Trio jailed for £2million computer chip plot
Computer chip thieves
Adrian Gowers, Darren Tyrrell and Desmond Schwartz
Three men who stole almost £2million of computer chips have
been sentenced to a total of more than 12 years behind bars.
Adrian Gowers, 48, of Langdale Close, Gillingham; Darren
Tyrrell, 24, of Thomas Road, Sittingbourne; and Desmond Schwartz,
39, of Corton Close, Stevenage, in Hertfordshire, all pleaded
guilty to their involvement in a planned, "professional theft" of
the silicon chips, known as wafers, from an industrial estate near
London's Heathrow Airport.
The chips were described at Maidstone Crown Court as an
"expensive commodity" and had arrived from Ireland by lorry in
September last year as part of a larger consignment worth
They had been unloaded from the trailer to await onward
transportation to Holland when the gang struck.
Prosecutor Christopher May said at a trial involving an alleged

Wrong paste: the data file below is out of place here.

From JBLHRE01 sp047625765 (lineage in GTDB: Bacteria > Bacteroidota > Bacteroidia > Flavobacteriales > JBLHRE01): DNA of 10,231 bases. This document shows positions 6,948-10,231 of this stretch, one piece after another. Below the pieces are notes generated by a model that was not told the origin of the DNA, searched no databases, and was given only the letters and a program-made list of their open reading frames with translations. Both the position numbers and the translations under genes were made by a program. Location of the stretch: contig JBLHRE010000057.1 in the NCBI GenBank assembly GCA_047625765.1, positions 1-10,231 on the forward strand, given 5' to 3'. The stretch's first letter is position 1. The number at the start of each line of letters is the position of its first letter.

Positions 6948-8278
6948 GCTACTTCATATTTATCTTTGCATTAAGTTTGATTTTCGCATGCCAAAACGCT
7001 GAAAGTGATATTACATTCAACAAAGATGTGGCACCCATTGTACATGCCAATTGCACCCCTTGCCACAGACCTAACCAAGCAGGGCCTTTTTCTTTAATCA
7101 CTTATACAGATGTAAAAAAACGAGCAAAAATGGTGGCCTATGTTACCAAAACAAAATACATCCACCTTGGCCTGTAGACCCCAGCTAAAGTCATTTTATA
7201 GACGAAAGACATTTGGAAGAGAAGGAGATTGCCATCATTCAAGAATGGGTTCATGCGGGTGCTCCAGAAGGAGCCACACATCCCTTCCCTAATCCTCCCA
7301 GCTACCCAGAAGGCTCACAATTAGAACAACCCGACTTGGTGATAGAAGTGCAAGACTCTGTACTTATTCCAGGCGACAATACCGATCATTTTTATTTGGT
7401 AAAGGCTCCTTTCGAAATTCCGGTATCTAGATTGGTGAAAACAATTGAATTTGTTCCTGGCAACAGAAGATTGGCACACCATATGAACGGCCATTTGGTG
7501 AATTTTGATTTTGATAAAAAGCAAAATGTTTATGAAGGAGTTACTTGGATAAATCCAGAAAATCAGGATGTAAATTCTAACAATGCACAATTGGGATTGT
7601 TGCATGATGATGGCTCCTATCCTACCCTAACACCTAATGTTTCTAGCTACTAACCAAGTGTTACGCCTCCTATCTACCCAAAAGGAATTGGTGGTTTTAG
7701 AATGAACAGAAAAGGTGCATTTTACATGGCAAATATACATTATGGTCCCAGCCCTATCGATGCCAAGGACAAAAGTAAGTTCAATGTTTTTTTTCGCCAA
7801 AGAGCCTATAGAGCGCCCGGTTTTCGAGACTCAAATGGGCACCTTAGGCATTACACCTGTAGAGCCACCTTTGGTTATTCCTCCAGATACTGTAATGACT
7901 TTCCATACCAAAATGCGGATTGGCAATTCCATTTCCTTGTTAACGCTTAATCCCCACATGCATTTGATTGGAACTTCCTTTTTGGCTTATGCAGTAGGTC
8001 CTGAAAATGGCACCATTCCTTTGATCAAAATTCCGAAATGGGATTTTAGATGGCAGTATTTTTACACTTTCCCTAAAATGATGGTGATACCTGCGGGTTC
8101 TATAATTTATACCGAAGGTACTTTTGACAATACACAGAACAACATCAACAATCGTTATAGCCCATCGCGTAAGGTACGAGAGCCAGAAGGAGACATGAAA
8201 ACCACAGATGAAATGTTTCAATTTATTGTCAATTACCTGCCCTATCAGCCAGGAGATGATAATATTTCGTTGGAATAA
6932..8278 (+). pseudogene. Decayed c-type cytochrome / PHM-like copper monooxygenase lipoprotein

fourth member - who was later acquitted - that such was security at
the depot that the men were able to simply drive into the yard and
load up their stolen Fiat Ducato van with the pallets.
The men fled and abandoned their van within minutes, switching
to a Vauxhall Vectra owned by Schwartz.
However, they were being watched by surveillance officers from
the Kent and Essex Serious Crime Directorate and were arrested on
the A30 in Surrey.
A car key found on the back seat of the Vectra was later used by
officers to unlock the abandoned Ducato. Inside were boxes of
computer chips worth £1.9million.
Computer chips worth
almost £2million were recovered by police
Gowers was today jailed for five years and three months, while
Tyrell and Schwartz were each jailed for three years and nine
months by Recorder Simon Taylor QC.
It had been alleged that Gowers had "recruited" his son Joshua
to act as a getaway driver.
However, the 22-year-old of Steerforth Close, Rochester, denied
any involvement and was cleared by a jury following a trial last
The prosecutor told the jury the theft had involved "a lot of
thought and work". He added: "It wasn't something that happened on
the spur of the moment and off the cuff.
"A lot of people had involved a lot of time in this and were
doing their best to get away with it. Each and every member of the
team had their part to play."
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